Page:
This type of retail environment makes it relatively easy to attract tenants, as reflected in the 99 percent occupancy rate for retail and restaurants. Annual rents range from $30 to $60 per square foot, and lease terms average five years.
At first, many prospective merchants shied away from locations within the site’s interior, unsure whether customers would be able to find them. However, local retailers and restaurant owners saw the advantages of being at the center of the district, and now the spaces along the internal parks and squares command premium rents.
Office. Although North Hills was already a proven location for retail, its greatest success has been with office space. Not only has it created an entire new submarket with buildings and values as high as those downtown, but also it has shown that today’s high-amenity workplaces thrive best in vibrant mixed-use locations.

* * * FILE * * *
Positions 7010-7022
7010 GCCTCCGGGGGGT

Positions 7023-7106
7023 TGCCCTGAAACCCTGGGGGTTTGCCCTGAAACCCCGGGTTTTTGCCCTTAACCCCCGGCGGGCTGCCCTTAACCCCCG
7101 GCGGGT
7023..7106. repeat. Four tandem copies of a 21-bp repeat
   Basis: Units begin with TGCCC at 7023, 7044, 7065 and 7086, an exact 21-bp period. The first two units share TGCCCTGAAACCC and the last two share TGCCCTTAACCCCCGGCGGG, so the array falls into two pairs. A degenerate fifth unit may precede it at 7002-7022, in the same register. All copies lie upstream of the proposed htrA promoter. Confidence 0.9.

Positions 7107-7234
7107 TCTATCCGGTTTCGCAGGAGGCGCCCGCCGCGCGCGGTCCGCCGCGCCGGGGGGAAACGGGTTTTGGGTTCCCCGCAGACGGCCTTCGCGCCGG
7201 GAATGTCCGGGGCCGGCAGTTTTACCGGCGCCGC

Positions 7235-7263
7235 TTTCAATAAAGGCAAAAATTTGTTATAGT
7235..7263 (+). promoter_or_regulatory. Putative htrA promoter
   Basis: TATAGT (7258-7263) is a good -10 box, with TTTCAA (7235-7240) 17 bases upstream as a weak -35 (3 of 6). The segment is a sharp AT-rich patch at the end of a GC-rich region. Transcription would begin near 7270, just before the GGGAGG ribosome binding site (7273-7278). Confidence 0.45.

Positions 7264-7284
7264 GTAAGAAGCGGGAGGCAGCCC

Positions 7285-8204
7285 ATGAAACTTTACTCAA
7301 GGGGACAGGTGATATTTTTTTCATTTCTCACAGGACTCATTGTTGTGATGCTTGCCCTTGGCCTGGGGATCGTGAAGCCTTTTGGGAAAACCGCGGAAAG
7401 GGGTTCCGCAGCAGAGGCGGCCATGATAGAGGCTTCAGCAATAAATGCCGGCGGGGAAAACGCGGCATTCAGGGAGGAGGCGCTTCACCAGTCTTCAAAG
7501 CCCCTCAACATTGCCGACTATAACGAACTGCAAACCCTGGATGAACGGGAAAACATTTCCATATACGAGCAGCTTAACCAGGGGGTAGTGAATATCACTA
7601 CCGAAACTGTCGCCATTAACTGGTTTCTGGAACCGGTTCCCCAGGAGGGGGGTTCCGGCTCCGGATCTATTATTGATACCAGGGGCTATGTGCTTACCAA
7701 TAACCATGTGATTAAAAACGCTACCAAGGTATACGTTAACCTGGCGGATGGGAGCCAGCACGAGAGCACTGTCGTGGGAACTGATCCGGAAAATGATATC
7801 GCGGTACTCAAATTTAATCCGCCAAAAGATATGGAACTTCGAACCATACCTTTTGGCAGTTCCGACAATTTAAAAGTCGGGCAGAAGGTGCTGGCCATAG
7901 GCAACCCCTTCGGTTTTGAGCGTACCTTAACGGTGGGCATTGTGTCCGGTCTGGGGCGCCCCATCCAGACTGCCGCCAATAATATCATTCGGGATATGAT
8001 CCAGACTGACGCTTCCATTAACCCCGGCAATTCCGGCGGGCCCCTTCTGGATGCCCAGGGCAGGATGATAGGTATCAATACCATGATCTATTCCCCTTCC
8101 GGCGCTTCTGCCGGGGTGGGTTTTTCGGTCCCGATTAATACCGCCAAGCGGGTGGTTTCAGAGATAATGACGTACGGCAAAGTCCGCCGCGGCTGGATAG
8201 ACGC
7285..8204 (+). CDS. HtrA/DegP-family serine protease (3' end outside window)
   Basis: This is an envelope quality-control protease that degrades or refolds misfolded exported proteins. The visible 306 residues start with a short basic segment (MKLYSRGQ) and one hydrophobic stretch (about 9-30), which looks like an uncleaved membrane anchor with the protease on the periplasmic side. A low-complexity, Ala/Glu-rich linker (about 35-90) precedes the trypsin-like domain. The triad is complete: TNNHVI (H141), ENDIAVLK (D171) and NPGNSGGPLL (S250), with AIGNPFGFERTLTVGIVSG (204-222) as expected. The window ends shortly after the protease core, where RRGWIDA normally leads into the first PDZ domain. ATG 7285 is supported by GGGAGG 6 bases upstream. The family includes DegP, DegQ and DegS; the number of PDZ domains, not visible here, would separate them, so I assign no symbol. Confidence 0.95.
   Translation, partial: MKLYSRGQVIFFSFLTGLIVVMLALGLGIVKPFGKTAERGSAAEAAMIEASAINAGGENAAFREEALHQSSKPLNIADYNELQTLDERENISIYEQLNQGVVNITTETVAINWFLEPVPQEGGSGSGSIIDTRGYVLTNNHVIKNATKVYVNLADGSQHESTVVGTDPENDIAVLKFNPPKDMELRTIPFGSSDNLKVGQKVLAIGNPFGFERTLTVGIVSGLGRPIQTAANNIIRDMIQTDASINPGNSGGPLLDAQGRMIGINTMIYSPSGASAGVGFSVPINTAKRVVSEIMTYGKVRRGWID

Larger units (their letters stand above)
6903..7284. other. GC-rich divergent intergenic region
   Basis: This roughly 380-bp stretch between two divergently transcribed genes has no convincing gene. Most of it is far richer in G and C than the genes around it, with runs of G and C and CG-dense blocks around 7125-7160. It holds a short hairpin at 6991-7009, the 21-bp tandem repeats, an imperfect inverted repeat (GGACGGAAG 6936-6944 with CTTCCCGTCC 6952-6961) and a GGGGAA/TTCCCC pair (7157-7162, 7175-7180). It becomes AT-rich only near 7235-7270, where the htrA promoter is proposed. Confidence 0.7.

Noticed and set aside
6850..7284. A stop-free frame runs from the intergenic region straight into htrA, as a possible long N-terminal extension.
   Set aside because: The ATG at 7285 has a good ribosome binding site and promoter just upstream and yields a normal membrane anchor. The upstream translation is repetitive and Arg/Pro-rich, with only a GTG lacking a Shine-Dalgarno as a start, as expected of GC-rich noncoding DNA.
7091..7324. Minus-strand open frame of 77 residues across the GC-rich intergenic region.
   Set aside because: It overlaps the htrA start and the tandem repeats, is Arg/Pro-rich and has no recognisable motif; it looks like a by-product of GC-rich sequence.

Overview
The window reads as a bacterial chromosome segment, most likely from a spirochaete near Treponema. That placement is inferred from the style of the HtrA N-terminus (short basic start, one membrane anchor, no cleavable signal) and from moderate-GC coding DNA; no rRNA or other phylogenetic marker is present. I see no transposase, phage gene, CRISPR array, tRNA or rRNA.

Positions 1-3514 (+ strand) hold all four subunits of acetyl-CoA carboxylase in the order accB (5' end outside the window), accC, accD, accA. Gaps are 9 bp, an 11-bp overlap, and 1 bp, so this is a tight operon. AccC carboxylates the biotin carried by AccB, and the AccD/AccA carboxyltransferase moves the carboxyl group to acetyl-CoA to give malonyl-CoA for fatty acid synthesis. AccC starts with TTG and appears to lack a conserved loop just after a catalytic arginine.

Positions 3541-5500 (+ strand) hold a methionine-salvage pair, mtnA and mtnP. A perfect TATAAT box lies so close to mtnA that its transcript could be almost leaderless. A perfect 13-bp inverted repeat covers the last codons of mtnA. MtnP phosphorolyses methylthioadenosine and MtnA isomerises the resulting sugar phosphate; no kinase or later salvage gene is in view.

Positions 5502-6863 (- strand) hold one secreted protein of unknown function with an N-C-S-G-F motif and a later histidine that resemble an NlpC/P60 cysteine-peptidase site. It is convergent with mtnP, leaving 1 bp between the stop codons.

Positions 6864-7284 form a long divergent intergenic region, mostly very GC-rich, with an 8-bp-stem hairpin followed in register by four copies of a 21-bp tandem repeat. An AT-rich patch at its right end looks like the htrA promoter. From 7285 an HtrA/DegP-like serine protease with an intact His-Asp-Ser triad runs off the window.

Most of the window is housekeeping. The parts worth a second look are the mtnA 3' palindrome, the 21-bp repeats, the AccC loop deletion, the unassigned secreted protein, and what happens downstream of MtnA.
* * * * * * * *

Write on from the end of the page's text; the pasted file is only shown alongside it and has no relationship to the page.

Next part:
When the Main District reopened in 2004, the concept of office space above retail was practically unheard of within Raleigh—and it was doubly risky given the 20 percent office vacancy rate. “I think the local market thought that this office product was more of a B class versus an A class,” Smith notes. “It was our challenge to continue to be patient with the leasing, to wait until it could be walked, and to wait until it could all be understood to really get the Class A tenants that we expected.”
Yet the amenities and walkability offered by North Hills proved a tremendous enticement for employees and clients, particularly for professional services and technology firms. Having restaurants, fitness, and retail right outside increases productivity, and suburban office parks—including Research Triangle Park itself—are struggling to keep up.